Early Birds

The Early Bird catches the worm; so goes an old saying.

In the middle of the Bay of Biscay it’s a little hard to catch a worm, but as reward for early rising and also not drawing the cabin curtains, I was able to see something very special.

I was disturbed from a very nice sleep by the light of a full moon shining brightly into my cabin window. It was 04:30 local. Lying in bed pondering whether to turn over and sleep on, it suddenly struck me that I really should get up and watch the moon set into the Atlantic Ocean and if I was very lucky I might also see the sun rise up as well!

Yeah, I know, crazy, but hey…I got the worm and saw the beauty of our solar system working right before my eyes.

On the Starboard side of the ship, that’s the right to land-based folk, I watched the moon sink slowly beneath the waves and at the same time, sure enough, the sun rose out of the Eastern horizon!

It was beauty beyond words, a little less cloud in the East would have been even better, but I’m really not complaining at all.

As far as I could tell, I was the only person on deck to enjoy this cosmic show and that’s pretty mind blowing when you think how far that light had travelled to be seen by only me! (93,000,000 miles from the sun and 250,000 miles from the moon, to be exact!)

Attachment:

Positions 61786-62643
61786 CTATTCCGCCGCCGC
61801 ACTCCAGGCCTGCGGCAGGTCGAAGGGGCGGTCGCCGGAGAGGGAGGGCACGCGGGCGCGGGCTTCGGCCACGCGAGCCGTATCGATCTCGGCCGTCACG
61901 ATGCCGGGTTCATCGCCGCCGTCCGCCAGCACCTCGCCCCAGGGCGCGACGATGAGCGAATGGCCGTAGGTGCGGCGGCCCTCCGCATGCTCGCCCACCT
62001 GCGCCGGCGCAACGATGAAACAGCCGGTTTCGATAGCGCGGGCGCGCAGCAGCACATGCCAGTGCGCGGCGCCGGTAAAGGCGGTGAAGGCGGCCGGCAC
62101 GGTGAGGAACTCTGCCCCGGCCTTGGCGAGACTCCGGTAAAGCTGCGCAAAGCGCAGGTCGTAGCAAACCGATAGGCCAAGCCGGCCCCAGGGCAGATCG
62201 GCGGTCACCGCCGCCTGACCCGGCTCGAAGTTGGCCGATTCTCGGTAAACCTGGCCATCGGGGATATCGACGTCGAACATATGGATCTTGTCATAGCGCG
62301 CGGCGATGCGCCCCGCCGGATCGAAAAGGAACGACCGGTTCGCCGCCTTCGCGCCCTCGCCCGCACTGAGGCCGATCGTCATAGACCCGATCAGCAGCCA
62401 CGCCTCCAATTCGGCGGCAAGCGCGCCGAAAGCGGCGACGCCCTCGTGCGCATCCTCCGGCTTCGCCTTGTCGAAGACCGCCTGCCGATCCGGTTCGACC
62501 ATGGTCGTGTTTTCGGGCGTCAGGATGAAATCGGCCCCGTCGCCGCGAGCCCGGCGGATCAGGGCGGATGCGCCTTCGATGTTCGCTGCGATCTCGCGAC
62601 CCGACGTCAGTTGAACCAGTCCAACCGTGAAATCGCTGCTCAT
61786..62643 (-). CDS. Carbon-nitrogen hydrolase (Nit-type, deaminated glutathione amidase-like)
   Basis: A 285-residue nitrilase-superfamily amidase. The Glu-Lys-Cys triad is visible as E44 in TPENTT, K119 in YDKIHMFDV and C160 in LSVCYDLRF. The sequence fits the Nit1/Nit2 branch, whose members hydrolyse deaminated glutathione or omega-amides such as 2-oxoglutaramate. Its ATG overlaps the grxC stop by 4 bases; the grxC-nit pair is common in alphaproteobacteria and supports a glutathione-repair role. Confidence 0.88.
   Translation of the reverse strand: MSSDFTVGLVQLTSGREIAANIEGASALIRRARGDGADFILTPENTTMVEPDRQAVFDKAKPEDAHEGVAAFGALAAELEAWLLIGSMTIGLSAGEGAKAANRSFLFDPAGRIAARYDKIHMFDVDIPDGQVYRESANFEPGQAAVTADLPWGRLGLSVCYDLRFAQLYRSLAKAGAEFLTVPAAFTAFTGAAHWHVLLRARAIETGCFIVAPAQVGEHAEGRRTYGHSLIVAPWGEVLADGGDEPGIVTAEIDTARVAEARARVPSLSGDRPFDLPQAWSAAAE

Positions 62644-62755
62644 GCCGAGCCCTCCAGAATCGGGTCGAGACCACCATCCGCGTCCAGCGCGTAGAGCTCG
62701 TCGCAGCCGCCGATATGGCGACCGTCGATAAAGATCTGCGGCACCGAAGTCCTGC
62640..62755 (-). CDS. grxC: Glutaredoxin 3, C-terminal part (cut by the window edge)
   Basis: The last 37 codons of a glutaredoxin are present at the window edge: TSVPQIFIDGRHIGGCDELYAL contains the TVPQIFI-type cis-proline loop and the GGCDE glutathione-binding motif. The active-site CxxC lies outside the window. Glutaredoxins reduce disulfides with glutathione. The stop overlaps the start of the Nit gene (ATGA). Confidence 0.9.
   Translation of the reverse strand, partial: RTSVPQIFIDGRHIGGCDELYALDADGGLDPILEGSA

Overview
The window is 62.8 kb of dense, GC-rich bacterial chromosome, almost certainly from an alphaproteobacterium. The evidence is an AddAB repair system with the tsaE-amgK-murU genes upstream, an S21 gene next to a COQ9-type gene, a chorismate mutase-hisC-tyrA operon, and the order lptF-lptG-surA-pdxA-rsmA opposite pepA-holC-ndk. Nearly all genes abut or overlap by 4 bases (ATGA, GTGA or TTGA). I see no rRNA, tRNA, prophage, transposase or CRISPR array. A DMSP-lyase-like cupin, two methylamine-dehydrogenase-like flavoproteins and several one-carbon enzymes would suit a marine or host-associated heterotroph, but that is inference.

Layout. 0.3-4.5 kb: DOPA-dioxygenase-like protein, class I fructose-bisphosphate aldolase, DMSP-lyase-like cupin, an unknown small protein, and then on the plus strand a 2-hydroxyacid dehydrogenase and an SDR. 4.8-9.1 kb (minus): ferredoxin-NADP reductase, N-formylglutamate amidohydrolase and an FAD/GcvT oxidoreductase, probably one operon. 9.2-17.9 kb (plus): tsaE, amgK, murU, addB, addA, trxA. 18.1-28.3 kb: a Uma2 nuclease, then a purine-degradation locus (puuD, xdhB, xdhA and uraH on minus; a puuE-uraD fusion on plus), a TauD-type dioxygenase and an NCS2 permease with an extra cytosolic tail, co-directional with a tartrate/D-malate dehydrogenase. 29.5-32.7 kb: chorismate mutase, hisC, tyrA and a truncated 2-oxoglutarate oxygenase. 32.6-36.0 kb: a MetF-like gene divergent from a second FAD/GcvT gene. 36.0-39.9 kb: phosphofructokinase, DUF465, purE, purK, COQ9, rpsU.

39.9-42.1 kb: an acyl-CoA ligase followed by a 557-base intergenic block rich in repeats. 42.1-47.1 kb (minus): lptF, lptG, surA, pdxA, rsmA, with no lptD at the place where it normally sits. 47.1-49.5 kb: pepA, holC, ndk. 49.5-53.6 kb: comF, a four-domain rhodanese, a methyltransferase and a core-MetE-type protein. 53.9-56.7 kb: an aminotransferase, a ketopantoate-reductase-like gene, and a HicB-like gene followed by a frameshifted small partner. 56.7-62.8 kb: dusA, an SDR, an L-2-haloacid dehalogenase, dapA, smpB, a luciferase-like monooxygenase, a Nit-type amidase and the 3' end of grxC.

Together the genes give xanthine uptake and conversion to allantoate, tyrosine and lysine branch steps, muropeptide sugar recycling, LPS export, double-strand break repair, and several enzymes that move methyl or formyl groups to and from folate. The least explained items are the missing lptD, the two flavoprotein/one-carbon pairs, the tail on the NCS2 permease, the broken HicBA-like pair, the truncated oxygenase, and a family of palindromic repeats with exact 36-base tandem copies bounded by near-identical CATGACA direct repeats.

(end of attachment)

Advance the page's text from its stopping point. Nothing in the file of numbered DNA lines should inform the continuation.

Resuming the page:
As the book says,
“Don’t Panic!”

Catch you soon,

Dookes

Photo101:Mystery & Lighting Effects

Very early this morning, whilst walking our dogs at Dookes H.Q. I was treated to the wonderful spectacle of sunrise.

I watched the golden fireball of the sun slowly rise above the horizon, casting it’s light across the frozen ground and creating a stunning light effect. It was definitely going to be a very nice day, even though at that hour the temperature was hovering around zero degrees celsius.

It struck me that we take a lot of things for granted in our modern age; we know why the sun rises and sets every day, we understand the phases of the moon, the tides of the sea and even our weather.

For the ancients, all these things were a Mystery and none more so than the Sun.

Our local star has been worshiped as a deity, feared as a demon, adored as the Earth’s Mother and even held in awe as the spirits of the ancestors, amongst many other beliefs.

It is as fundamental now to our own very existence, our past and our future as it was in those ancient times. In many ways, to most of us it still remains an untouchable enigma, a Mystery.IMG_0050

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“Turn you face to the sun and the shadows fall behind you.” – Maori proverb.

Dookes

PS I couldn’t choose which shot I like most, so I posted four!